Following its critically-acclaimed 2022 festival, Glyndebourne takes its productions on tour with the new La Boheme and a revival of Michael Grandage’s definitive Marriage of Figaro. Ahead of the opening night, Larry gets into the swing of things chatting to lead soprano Soraya Mafi as she prepares to take to the stage as Mozart’s lovable maid…
Soraya, this is very exciting indeed. I’ve been longing to see Grandage’s Figaro. What are you looking forward to most about the performance, is there a particular aria?
There are two moments which are my absolute favourite; Susanna’s aria in Act IV, Deh Vieni, Non Tardar. It’s beautiful because Susanna is a very busy woman – it’s the longest role in opera – she’s virtually always on stage, everything she’s doing serves a purpose, but she’s not had her moment to shine. Then, in Act IV, she gets her moment, she has the last aria before the finale. Mozart saves her opportunity right to the last point. She’s in the garden, there’s disguises and mistaken identity going on, she and the Countess are trying to trick Figaro and the Count, who’s been messing them around, and then this aria comes; at first she’s trying to annoy Figaro but eventually it turns into a wonderful love song. It’s a really simple melody, but is actually very difficult to sing…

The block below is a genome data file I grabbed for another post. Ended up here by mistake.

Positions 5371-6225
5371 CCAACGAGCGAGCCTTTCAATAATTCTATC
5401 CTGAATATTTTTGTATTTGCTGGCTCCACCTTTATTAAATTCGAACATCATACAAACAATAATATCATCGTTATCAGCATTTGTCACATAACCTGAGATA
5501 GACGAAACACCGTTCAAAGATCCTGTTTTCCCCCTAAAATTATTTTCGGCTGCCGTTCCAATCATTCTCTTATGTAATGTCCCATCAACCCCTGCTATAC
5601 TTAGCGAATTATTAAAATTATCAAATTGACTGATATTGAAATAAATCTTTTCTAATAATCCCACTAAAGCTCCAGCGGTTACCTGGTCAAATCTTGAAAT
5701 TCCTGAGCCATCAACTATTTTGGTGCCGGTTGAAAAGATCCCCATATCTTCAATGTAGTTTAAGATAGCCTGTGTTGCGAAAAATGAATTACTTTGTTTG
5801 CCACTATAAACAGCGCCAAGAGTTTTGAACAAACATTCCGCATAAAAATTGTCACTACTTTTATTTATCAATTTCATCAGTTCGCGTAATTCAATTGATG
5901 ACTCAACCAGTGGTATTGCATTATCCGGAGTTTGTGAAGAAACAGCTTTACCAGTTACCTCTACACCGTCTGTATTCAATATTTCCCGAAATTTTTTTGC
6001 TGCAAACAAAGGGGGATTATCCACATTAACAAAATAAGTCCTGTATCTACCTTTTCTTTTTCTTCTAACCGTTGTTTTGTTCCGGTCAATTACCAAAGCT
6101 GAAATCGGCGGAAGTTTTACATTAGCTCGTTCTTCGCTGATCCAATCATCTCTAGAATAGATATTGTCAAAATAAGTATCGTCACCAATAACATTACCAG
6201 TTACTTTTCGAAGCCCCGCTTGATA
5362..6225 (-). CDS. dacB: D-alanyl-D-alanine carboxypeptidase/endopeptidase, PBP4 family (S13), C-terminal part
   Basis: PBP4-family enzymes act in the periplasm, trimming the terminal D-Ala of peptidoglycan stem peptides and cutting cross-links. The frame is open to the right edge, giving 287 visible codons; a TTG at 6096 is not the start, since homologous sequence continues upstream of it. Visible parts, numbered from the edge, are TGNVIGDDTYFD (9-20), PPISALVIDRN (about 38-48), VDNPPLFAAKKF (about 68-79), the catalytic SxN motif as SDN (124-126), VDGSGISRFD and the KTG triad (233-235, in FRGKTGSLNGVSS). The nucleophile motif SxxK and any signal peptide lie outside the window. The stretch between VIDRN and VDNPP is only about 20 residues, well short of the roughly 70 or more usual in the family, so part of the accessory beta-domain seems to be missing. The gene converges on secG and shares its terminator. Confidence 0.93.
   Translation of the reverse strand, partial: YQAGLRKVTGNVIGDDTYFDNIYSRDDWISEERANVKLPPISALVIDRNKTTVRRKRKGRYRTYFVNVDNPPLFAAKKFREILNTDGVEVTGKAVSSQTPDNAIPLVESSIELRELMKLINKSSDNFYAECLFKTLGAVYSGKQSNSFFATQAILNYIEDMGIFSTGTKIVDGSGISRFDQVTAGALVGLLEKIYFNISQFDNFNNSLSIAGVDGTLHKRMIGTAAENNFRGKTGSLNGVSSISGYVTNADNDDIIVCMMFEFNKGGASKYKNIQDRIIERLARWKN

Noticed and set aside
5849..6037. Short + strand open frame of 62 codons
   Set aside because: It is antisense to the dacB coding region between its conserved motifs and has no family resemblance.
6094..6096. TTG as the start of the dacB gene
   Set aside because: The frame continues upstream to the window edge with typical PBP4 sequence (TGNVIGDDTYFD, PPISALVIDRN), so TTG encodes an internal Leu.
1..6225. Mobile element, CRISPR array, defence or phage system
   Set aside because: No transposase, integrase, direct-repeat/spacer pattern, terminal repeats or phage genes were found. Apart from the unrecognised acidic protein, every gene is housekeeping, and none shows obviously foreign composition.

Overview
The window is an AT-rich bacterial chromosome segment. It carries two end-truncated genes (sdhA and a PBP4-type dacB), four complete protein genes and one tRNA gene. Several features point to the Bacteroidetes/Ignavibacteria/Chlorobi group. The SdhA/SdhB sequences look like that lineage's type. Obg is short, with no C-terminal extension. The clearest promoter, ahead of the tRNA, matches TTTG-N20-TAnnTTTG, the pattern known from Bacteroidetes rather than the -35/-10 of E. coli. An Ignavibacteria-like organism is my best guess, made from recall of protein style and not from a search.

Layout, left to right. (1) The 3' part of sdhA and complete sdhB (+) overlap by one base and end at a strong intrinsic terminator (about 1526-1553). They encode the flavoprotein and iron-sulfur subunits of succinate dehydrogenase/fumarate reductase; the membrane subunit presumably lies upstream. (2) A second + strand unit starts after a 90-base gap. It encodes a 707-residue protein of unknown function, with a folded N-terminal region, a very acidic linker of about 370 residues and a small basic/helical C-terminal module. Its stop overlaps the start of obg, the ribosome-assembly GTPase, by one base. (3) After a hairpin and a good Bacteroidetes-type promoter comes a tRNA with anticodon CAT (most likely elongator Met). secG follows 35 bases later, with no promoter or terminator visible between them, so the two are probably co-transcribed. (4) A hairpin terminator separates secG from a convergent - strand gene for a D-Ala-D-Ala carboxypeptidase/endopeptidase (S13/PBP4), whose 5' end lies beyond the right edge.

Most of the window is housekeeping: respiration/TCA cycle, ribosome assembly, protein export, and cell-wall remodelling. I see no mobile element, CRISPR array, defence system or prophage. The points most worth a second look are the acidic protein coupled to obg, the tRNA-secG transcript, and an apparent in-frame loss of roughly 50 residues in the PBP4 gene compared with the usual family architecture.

How is that?
Often the most simple-sounding songs are the most difficult because there’s no room for error. On top of that you’ve been singing for nearly three hours, so you’re pretty tired, you’ve got to pace yourself, and it’s very exposed. But it is so, so beautiful.
There’s also a moment in Act III, the sextet. It’s just after – sorry, this is a spoiler…
Don’t worry, I suspect people know the story!
Ha, well, it’s after it’s just been revealed that Figaro is the son of Dr Bartolo and Marcellina. Susanna comes in and sees Figaro hugging Marcellina and Susanna thinks he’ll leave her, but then she figures out what’s happened. It’s a clever, brilliant piece of music, threading the storylines of each character, and the way Mozart wrote it, it’s really funny, and loving; it’s one of my favourite moments in opera. I’ve done the role a few times now and it still makes me laugh.
There’s the famous duet as well, isn’t there?